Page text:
Thank you,
Congrats on finding what you sought.
I've read that story, in some anthology or other, in fact I may
even still have it somewhere. That's the one approaches its end
with "Man is disturbing the clock of time, and I fear it may
break," isn't it?
And looking at ISFDB,
http://www.isfdb.org/cgi-bin/title.cgi?41297
I find that it was in _Tomorrow, the Stars,_ ed. Heinlein, and I
am pretty sure I still have it.
That's the story. The line that you cite appears near the end of the
second to last paragraph. Allow me to pose a question to the group that
should've been asked in my original followup.

Page 19 (78) of the __Collier's_ has a cartoon in the lower right
corner. The cartoon shows a chemist in his lab. His wife appears framed
in the open door to the next room, where a baby sits at a high chair in
the background. The baby's pushing his food dish away. The wife says,
"Hilary, do something about Junior! He won't eat his NX6.25-CaCO3 . . ."

OK. The CaCO3 is calcium carbonate, which is found in dark green
vegetables such as kale, broccoli, and ?spinach? Does anyone know what
the NX6.25 symbol signifies?

Thank you,

--
Don Kuenz KB7RPU
Dorothy J Heydt
2017-04-29 14:51:12 UTC
Permalink
Raw Message
Post by Don Kuenz
Post by Dorothy J Heydt
Post by James Nicoll
http://ia601208.us.archive.org/17/items/Sci-fiRadio/Sci-fiRadio00-VoicesLostInCallingplay.mp3
Post by Raymond Daley
Post by Raymond Daley
Post by James Nicoll
Sci-Fi Radio seems to have been a series of radio plays based on written
SF NPR broadcast in 1989-90. Not sure who wrote this one. Also not sure
what it is about, aside from a woman concerned about a series of interrupted
phone calls. A combination of odd musical choices and muddled sound track
defeated me.
(added for rasfw post: due to my crap hearing, audio quality and intrusiveness
of the music is a big issue for me)
http://archive.org/details/Sci-fiRadio
Header page for all of the pieces in various formats.
And list of contents, who wrote what
Sci-Fi Radio 00 - Voices Lost in Calling
Sci-Fi Radio 01 - I'm Scared by Jack Finney
Sci-Fi Radio 02&03 - Dark Benediction by Walter M. Miller
Sci-Fi Radio 04 - Light of Other Days by Bob Shaw
Sci-Fi Radio 05 - Ballard of Lost C'Mell by Cordwainer Smith
Sci-Fi Radio 06 - Sales Pitch by Philip K. Dick
Sci-Fi Radio 07 - Diary of a Rose by Ursula K. LeGuin
Sci-Fi Radio 08&09 - Frost and Fire by Ray Bradbury
Sci-Fi Radio 10 - The Cold Equations by Tom Godwin
Close Encounter With The Diety & Sundance - Part 1
Sci-Fi Radio 13 - Wall of Darkness by Arthur C. Clarke
Sci-Fi Radio 14&15 - Vintage Season by H Kuttner & C.L. Moore
Sci-Fi Radio 16 - Grantha Sighting by Avram Davidson
Sci-Fi Radio 17 - Call Me Joe by Poul Anderson
Sci-Fi Radio 18 - Imposter by Philip K. Dick
Sci-Fi Radio 19 - Field of Vision by Ursula K. LeGuin
Sci-Fi Radio 20&21 - Houston, Houston, Do You Read by James Tiptree (aka
Alice Sheldon
Sci-Fi Radio 22 - Shape by Robert Sheckley
Sci-Fi Radio 23&24 - Home is the Hangman by Roger Zelazny
Sci-Fi Radio 25 - The Twonky by Lewis Padgett
Sci-Fi Radio 26 - Yanqui Doodle by James Tiptree (aka Alice Sheldon
Please be patient. Just in case your first reaction to my followup
happens to be, "FFS, a followup to a 2012 thread, WTF?"
My story begins earlier today when a fellow conspiracy theorist said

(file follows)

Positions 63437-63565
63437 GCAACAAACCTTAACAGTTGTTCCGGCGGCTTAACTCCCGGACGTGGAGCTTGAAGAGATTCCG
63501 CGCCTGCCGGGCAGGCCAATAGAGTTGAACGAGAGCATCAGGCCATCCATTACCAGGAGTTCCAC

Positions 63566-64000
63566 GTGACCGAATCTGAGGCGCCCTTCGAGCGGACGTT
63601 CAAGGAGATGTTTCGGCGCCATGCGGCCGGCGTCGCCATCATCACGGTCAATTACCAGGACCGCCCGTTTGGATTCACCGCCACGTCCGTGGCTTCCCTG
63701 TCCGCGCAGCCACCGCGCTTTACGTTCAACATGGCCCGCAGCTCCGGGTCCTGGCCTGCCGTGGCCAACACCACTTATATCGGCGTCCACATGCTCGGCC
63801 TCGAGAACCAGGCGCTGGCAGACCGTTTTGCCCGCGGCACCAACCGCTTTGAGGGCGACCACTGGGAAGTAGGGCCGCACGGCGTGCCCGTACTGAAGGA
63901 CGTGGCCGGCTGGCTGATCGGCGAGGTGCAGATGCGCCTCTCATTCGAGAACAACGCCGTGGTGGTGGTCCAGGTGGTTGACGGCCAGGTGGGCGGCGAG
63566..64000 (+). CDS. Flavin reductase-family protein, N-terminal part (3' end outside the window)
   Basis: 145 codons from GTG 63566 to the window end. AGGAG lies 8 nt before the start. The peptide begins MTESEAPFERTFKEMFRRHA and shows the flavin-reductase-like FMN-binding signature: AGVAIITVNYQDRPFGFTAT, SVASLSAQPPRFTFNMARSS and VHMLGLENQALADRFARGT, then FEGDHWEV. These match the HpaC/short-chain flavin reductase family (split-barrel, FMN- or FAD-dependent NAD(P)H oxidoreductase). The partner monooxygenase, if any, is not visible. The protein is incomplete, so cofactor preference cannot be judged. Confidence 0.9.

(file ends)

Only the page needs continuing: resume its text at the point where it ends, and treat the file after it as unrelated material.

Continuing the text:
"Rudolph Fentz." We often talk conspiracy theory (CT) in real life, out
loud, in public, at the clinic where she works. It's hard to say exactly
what the other employees and patients think of our theory. :0)
The Time Traveler Who Was Run Down In Time Square, New York
In New York's bustling Times Square in 1950, a man named
Rudolph Fentz was run down and killed by a car after walking
into traffic. Not an altogether strange occurrence. Fentz,
however, was no ordinary pedestrian and was found to be
dressed in 1800's clothing and with oddly antiquated items
about his person. The result of which is that some suspect
that he was some time traveler. ...
(excerpt)
http://warrioressence.com/the-time-traveler-who-was-run-down-in-time-square-new-york/
OK. Some raswers already pegged this as a hoax. But just give me one
more minute of your time before you hit your followup button to flame me
for peddling a hoax as genuine CT.
Rudolf Fentz is a character that appears in "I'm Scared" (Finney). It's
the second Sci-Fi episode listed above. It also appears in the Sep 15,
1951 issue of _Collier's Weekly_, which is available for free online at
http://www.unz.org/Pub/Colliers-1951sep15-00024
http://www.unz.org/Pub/Colliers-1951sep15-00060
UNZ breaks that issue of _Collier's_ into PDF segments. "I'm Scared"
begins on page 1 of the first link. You have to hunt a little to find
the continuation of the story (just like you do in real life with a dead
tree magazine). The continuation starts on page 19 of the second link.
Deja vu kicked in *hard* for me at this part of the story.
On July 20, 1950, Mr Trachnor told me, he walked out on the
front porch of his house about six o'clock in the morning. Running
from the eaves of his house to the floor of the porch was a streak
of gray paint, still damp. "It was about the width of an eight-
inch brush," Mr Trachnor told me, "and it looked like hell,
because the house was white.
This story is known to me. This isn't my first read. So the _Collier's_
PDFs must be in my SciFi folder under Finney, Jack. Only there's nothing
there. There's not even a Finney, Jack folder.
No biggie. Just search isfdb for every occurrence of the story. The
pertinent anthology's got to be on my shelf somewhere.
Only there's no such anthology on my shelf. Now things get eerie. This
story is known to me, but how? Did the future me read it? No, that's
crazy talk.
There's only one place left to look, my rasw archives. Imagine my relief
when this thread popped up. It turns out that the story wasn't read by